The stem cell field is at a critical point, with the potential for a major impact on clinical medicine if stem cell-based therapies can overcome serious and immediate challenges. These challenges and key action items to overcome them are described in an article published on Fast Track as part of the World Stem Cell Report 2013, a special upcoming supplement to Stem Cells and Development.
The World Stem Cell Report is the official publication of the World Stem Cell Summit, to be held December 4-6, 2013 in San Diego, CA. More than 1,000 researchers and clinicians from around the globe will attend the Summit.
In the article "Key Action Items for the Stem Cell Field Looking to 2014," author Paul S. Knoepfler, University of California Davis School of Medicine, describes the building momentum behind stem cells, both for their impact as transformative basic science discoveries and their potential for translation to clinical medicine. At the same time, however, he outlines several critical challenges, including "stem cell tourism," the complex balance between innovation and regulatory/FDA compliance, and the need to educate physicians and patients about stem cell therapies.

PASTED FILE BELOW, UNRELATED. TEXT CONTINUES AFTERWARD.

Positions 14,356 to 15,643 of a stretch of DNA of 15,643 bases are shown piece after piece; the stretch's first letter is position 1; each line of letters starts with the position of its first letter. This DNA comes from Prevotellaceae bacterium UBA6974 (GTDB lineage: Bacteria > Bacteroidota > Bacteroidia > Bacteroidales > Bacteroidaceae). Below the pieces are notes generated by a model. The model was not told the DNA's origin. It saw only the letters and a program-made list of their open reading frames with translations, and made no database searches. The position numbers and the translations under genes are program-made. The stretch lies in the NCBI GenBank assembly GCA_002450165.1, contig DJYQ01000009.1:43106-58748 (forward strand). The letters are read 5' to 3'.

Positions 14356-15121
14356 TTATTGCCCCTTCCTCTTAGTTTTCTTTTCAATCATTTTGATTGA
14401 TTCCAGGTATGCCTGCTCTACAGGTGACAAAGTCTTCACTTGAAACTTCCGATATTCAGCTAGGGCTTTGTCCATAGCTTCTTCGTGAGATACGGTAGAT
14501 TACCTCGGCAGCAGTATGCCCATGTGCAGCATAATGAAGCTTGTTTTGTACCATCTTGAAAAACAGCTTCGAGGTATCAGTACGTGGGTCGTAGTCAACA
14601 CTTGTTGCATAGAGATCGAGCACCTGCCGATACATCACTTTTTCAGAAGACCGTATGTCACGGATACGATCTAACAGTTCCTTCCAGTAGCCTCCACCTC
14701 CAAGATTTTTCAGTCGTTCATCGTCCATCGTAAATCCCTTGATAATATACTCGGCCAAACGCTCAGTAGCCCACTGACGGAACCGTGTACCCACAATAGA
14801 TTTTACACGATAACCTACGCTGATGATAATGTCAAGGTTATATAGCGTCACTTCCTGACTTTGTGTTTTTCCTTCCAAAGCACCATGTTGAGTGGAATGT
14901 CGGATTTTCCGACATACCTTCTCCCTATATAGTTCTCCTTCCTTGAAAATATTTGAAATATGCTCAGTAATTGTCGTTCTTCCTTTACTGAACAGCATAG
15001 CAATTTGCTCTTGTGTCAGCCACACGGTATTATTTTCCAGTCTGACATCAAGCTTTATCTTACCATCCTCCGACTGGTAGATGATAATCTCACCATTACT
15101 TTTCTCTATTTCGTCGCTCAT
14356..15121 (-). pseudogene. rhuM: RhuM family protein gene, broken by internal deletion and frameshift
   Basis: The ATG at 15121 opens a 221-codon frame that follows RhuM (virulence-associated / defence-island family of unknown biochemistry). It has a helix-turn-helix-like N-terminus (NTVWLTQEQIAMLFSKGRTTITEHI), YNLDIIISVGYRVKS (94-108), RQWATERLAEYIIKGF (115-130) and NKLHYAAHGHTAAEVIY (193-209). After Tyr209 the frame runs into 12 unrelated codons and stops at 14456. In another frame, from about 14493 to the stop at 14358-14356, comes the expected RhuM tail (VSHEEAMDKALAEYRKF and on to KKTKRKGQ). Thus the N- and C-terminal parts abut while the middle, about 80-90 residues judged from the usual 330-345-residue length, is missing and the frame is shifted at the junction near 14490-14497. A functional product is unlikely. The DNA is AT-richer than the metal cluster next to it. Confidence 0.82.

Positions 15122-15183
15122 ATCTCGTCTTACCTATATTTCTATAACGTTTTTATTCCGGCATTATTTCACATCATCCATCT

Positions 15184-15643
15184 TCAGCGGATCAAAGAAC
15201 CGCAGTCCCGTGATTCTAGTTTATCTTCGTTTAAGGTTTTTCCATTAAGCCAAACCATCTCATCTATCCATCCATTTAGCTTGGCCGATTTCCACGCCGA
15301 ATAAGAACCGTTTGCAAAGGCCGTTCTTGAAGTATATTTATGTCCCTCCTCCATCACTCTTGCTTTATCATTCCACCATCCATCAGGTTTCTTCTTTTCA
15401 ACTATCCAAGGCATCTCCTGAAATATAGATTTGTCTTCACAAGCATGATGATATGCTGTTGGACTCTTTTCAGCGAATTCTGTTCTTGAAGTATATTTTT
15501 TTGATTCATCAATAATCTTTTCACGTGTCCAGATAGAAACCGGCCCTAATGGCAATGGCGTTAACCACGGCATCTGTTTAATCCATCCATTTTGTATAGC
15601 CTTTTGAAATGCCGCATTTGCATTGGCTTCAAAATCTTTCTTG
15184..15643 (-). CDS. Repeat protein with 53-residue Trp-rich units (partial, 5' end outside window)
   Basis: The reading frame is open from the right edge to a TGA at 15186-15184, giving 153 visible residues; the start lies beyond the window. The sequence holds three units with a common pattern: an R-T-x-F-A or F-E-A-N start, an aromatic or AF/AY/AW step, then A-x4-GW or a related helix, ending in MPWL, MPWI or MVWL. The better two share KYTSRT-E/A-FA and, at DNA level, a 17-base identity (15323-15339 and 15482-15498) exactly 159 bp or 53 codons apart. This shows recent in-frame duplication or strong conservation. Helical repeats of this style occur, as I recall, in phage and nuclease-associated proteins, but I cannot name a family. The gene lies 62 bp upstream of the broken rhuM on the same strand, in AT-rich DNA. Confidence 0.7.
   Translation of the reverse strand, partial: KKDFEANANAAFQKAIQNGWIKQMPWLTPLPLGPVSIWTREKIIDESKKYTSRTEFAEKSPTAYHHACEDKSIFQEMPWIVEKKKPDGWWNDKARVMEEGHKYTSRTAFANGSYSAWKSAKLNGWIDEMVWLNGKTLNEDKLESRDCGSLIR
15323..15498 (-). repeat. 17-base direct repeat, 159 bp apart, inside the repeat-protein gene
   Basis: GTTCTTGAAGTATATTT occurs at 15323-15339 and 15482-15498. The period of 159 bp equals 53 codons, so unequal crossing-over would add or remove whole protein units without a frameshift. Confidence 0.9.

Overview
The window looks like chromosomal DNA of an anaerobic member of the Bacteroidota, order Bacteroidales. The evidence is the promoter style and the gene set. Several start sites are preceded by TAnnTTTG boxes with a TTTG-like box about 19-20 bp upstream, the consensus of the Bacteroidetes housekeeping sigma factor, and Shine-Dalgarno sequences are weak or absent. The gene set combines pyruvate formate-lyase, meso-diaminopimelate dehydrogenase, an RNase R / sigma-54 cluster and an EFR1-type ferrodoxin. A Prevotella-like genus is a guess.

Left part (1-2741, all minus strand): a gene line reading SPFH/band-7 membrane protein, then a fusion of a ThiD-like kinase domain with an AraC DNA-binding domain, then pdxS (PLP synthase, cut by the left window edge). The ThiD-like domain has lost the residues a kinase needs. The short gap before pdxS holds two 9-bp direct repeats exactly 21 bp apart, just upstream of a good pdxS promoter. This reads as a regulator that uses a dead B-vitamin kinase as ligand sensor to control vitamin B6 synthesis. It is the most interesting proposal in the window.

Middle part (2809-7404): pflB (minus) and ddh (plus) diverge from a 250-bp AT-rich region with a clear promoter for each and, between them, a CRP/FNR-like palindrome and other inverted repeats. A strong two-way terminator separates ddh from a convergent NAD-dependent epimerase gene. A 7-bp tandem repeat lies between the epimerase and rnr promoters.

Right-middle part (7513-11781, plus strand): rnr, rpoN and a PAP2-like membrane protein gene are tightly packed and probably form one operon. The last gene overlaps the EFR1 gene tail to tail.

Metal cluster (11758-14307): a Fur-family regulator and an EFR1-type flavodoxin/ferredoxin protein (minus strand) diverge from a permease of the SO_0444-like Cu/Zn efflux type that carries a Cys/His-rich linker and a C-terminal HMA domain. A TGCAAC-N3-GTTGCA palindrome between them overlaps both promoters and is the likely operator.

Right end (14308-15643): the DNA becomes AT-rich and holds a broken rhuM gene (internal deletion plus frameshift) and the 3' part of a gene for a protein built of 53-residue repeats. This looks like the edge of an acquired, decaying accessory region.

"Paul Knoepfler is being honored at the World Stem Cell Summit with the Stem Cell Action 'National Advocacy Award' from the Genetics Policy Institute," says Bernard Siegel, JD, Co-Chair of the 2013 World Stem Cell Summit and Executive Director, Genetics Policy Institute (GPI, Palm Beach, FL). Siegel is also Co-Editor-in-Chief of the World Stem Cell Report."Dr. Knoepfler's unique perspective as a scientist and patient advocate provides a fresh perspective to the stem cell universe. As a communicator, Paul is unsurpassed. We are proud to include his views in the Report."
"Key opinion leaders in the field like Paul Knoepfler bring into focus where we are, and where we are not yet, in regard to the further translation of stem cell research," says Editor-in-Chief Graham C. Parker, PhD, The Carman and Ann Adams Department of Pediatrics, Wayne State University School of Medicine (Detroit, MI).
The article is available free on the Stem Cells and Development website.